SAFE IN THE U. S. ZONE Of AUSTRIA, after fleeing over the border from behind the Iron Curtain, Katalin Karady, known as "the Hungarian Rita Hayworth," and singer Oliver Lantos, smile happily upon reaching Salzburg. They traveled on foot for 40 miles, often risking their lives, to escape the Communist propaganda “hogwash" that is strangling all of the arts and everyday life" in their native land. 

FREEDOM IS."WONDERBAR"— The clean, pure air of freedom outside the Iron Curtain has wrought a miracle in Katalin Karady and Oliver Lantos, who show none of the effects of their ordeal as they pose here in front of an Austrian castle in the Allied zone of Austria after their flight from Hungary. They walked and crawled more than 40 miles, over mine fields and through barbed wire, braving machine guns and bloodhounds to find the chink in the Iron Curtain that was their gateway to freedom.

In another article, Katalin Karady explained why she escaped Hungary:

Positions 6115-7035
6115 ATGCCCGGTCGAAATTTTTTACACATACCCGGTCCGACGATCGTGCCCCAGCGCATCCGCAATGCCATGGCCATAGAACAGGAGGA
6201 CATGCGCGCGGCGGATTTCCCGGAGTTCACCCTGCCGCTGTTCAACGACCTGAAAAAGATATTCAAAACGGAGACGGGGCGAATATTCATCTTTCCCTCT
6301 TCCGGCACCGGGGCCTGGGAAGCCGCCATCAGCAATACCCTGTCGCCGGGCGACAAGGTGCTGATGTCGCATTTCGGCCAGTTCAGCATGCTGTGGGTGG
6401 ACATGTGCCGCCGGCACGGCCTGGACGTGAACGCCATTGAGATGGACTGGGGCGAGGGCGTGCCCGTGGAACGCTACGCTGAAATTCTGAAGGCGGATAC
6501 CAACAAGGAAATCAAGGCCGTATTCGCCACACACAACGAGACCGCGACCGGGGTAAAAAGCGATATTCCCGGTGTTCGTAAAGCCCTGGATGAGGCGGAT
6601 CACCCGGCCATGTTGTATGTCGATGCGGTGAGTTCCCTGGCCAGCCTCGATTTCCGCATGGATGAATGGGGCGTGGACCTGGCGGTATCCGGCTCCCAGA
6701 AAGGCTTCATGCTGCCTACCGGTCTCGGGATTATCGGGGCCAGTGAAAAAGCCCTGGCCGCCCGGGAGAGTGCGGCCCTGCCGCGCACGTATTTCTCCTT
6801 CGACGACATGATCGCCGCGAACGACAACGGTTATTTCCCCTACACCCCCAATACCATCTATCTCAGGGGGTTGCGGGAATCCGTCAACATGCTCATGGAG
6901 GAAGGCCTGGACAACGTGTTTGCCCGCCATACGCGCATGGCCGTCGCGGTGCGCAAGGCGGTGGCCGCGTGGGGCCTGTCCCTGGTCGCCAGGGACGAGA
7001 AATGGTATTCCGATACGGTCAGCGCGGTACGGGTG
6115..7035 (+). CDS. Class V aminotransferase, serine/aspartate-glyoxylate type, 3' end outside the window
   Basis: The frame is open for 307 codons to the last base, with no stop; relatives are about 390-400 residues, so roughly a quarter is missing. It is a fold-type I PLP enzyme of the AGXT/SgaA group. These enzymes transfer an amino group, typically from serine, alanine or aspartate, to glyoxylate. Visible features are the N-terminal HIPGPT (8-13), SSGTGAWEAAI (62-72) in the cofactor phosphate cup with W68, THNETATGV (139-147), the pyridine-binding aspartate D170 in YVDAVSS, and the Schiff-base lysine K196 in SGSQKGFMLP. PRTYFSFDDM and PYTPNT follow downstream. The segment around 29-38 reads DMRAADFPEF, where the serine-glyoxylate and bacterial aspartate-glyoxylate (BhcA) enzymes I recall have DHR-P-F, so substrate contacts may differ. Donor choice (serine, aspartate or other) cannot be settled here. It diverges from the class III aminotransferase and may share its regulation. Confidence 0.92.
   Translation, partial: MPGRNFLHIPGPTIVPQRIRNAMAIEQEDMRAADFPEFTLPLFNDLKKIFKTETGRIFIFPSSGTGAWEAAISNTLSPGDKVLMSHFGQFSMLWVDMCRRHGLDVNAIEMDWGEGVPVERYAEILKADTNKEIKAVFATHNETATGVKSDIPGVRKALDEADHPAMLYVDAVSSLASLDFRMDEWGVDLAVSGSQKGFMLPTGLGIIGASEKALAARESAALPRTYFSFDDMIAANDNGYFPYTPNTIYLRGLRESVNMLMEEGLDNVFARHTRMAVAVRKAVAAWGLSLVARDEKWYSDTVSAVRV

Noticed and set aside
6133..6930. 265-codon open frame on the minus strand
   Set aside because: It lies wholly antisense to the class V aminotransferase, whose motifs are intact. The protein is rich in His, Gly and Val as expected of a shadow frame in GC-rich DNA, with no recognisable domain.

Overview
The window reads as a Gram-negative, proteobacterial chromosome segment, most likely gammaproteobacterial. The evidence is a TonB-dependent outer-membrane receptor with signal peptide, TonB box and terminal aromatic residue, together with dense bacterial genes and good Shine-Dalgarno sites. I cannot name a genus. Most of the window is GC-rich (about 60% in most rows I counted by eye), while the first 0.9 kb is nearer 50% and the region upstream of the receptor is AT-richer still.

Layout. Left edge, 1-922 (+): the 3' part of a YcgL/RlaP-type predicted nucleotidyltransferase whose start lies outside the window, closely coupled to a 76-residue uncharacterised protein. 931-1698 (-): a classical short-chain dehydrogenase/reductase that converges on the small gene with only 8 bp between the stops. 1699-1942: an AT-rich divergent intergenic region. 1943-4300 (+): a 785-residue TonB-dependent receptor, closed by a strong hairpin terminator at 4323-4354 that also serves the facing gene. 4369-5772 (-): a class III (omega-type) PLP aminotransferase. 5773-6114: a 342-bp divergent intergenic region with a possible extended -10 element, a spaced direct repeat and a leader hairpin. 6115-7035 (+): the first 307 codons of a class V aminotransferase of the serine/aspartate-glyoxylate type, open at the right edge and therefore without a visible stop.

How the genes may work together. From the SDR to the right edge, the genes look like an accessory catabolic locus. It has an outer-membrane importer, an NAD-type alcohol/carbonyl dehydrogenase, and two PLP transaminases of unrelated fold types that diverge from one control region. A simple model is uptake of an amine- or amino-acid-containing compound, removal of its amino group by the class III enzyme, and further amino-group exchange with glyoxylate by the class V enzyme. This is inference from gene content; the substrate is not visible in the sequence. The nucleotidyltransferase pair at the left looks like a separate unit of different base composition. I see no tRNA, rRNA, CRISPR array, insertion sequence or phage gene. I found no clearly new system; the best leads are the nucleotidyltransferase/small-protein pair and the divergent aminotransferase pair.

Katalin Karady, the Hungarian Rita Hayworth, said today she had fled through the Iron Curtain because "life became unbearable for me anymore in Hungary," The green-eyed, red-haired actress made her successful escape from Hungary Into Austria last Tuesday. After several days rest she was ready to talk of life in her native land.

Her adventurous trip took her from Budapest through minefields, barbed wire and the Soviet Zone of Austria to safety of the American zone of this country. She told reporters the "entire cultural life and activity in Hungary is controlled by the communist party. Artists who are not members of the party have hardly any channel under the present circumstances to get a leading role on the stage or in the movies," she continued. "I, myself, belonging to the large number of persons who are constantly under police supervision, was only once given a minor part in a silent movie since the end of the war. Besides postal censorship and other restrictions imposed on me, all my stage contracts had to be approved first by the ministry of education."